1. Train more healthcare professionals and social workers on the use of cognitive assessments.
    2. Develop adaptations of standardized cognitive assessments in more languages. Assessing patients whose first language is not English or French in those languages leads to unreliable or invalid data.
  2. Improve access to technologies that could be used to assess cognitive impairments in early onset dementia. This would alleviate some of the accessibility issues in getting assessed by physicians.



Social Engagement

  1. We recommend considering group cognitive stimulation therapy for people living with mild to moderate dementia.
  2. Consider the development of dementia friendly organizations/communities for people living with dementia.
  3. Consider the use of case management for people living with dementia. Case management is defined as the introduction, modification, or removal of strategies to improve the coordination and continuity of delivery of services which includes the social aspects of care.
  4. Develop programs for young people to interact with the elderly and understand their value to society. These could include
    1. Educational institutions could include course credits for community service or volunteer work with the elderly.
    2. Religious institutions and other community organizations can engage young people in programs that involve working with the elderly.



  1. Attention to social circumstances and supports across the life course is needed, including poverty reduction strategies and opportunities for social engagement.
  2. Develop ways to bring the community together for shared activities. This reduces social isolation and allows people of different age groups to interact with each other.
  3. Improve access to food in general and healthy food in particular. Grocery stores and supermarkets may not always be within walking distance for some neighborhoods creating de facto food deserts.
  4. Increase employment opportunities for young people in remote, rural and Indigenous communities so that there is not a drain of young adults from these communities to other locations. This allows for greater support for the elderly in these communities.


Caregiver support

  1. Create more initiatives that support caregivers such as temporary caretakers to allow for caregivers a break from their daily stress as well as financial support when appropriate.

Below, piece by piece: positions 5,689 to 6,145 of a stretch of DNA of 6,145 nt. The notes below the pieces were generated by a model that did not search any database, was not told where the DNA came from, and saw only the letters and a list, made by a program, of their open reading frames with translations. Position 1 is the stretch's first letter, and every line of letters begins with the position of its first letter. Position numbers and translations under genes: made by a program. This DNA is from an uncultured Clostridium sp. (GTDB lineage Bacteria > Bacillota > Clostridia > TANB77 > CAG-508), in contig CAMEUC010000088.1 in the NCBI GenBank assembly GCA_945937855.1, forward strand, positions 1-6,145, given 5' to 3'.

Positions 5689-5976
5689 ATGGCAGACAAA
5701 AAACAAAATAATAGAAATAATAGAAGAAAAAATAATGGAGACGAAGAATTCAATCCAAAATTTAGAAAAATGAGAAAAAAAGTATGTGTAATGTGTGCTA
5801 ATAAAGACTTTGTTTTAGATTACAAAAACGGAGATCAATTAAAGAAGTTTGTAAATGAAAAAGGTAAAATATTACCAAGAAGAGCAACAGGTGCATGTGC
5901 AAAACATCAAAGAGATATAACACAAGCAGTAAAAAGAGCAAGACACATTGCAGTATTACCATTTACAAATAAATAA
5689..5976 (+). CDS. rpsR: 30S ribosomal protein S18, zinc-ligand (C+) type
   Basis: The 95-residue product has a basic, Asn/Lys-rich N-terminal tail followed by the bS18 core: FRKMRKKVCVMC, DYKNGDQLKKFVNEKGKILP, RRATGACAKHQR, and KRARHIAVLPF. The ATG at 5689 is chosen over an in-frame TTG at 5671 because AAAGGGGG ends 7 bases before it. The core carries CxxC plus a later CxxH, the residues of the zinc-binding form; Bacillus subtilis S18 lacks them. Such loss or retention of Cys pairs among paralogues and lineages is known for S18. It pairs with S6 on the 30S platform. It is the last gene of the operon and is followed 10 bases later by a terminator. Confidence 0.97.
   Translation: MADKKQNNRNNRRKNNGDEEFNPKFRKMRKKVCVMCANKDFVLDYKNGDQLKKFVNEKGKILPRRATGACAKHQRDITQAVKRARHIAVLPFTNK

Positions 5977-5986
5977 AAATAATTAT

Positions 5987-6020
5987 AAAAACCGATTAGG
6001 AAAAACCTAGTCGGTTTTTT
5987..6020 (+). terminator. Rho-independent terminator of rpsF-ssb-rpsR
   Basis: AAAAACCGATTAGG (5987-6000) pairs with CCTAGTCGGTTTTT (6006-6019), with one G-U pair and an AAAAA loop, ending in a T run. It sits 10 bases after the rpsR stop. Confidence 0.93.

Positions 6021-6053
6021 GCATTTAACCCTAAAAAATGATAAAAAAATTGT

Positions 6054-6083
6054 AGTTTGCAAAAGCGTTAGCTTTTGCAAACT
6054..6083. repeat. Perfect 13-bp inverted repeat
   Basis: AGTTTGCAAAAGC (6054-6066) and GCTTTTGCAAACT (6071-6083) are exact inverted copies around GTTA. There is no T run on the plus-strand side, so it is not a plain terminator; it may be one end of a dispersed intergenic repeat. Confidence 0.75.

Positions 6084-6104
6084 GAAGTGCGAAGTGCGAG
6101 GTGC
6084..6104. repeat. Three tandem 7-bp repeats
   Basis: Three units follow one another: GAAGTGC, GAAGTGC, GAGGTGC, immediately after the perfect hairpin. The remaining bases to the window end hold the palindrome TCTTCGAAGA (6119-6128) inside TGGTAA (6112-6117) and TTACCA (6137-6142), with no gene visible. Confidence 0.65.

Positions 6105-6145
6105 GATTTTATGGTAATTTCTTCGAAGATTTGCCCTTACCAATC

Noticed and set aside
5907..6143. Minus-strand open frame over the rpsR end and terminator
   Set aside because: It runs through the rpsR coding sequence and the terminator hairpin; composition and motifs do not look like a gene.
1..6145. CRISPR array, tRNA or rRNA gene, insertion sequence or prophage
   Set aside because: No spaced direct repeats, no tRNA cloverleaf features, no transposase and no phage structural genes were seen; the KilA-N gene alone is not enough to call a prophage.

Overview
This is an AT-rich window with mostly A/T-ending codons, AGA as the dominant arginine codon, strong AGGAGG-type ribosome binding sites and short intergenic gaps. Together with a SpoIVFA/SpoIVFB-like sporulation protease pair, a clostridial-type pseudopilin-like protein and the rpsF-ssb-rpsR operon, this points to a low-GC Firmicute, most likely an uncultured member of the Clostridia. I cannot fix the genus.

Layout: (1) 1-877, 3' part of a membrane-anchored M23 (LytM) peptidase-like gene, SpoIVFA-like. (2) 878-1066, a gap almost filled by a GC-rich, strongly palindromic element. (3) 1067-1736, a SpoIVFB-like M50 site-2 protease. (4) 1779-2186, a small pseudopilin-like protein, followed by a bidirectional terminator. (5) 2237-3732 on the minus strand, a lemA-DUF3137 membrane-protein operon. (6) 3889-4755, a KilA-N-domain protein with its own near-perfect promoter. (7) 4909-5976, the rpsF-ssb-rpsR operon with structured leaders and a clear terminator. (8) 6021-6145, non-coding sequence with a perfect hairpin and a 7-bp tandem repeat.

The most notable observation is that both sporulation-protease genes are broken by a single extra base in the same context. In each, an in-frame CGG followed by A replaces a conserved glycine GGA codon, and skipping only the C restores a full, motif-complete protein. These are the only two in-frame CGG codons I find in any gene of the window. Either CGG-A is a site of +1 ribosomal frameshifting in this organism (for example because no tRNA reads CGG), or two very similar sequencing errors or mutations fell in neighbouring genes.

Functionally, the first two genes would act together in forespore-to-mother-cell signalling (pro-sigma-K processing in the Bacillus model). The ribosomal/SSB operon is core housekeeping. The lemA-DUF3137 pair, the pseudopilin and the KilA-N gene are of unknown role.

2. We recommend considering psychosocial and psychoeducational support for caregivers of people living with dementia.
  3. There is a need to provide more support to non-profit organizations serving small communities, such as Better at Home or Meals on Wheels. They require additional volunteers to sustain their activities and to expand them.


Language and Society

  1. Support language initiatives to develop terms for or the adaptation of borrowed terms (such as the Latin demens into English) dementia in the languages spoken in this region. Such initiatives will improve awareness in these communities with regards to viewing dementia as a disorder and not a normal part of aging.
  2. Create educational and learning materials on dementia available to people in their primary language.



  1. Advocate for public spaces that are cognition aware. Rather than focus on only dementia, we should collaborate with communities advocating for other cognitive impairments and the physically challenged to make common recommendations to officials who make decisions about public services. In doing so, we should collaborate with communities advocating for those experiencing other cognitive impairments or physical challenges to find common ground.
  2. Ensure that buildings are designed to be accessible and comprehensible for individuals with dementia and other cognitive impairments. Unusual shapes can cause confusion and make them inaccessible to the elderly.
  3. Ensure that public amenities such as benches and crosswalks are not confusing. For example, unusually shaped park benches or crosswalks without clear contrasts can be difficult for people with cognitive impairments to understand and use.
    1. Distinctive landmarks to help with navigation
    2. More frequent crossings on road
    3. Pedestrian islands on busy roads
    4. Provide enough time to cross roads at crosswalks
    5. More ground level crossings
    6. High contrast colours on crosswalks (yellow on black)
    7. Accessible and familiar public seating
  4. Increase availability of dementia care facilities within or closer to communities in Northern BC. At present, Indigenous communities have limited facilities for full-time dementia care and patients are often taken far from their family and friends when they need full-time care.
  5. More dementia awareness initiatives are needed specially for small towns and indigenous communities in northern BC.
  6. Utilizing various media could significantly enhance public awareness about dementia. This includes:
    1. Television
    2. Radio
    3. Social media
    4. Local newspapers
    5. Local bulletins



Mind the Gap: Dementia Guidelines for the North Copyright © by Dinesh Ramoo and Salima Somani. All Rights Reserved.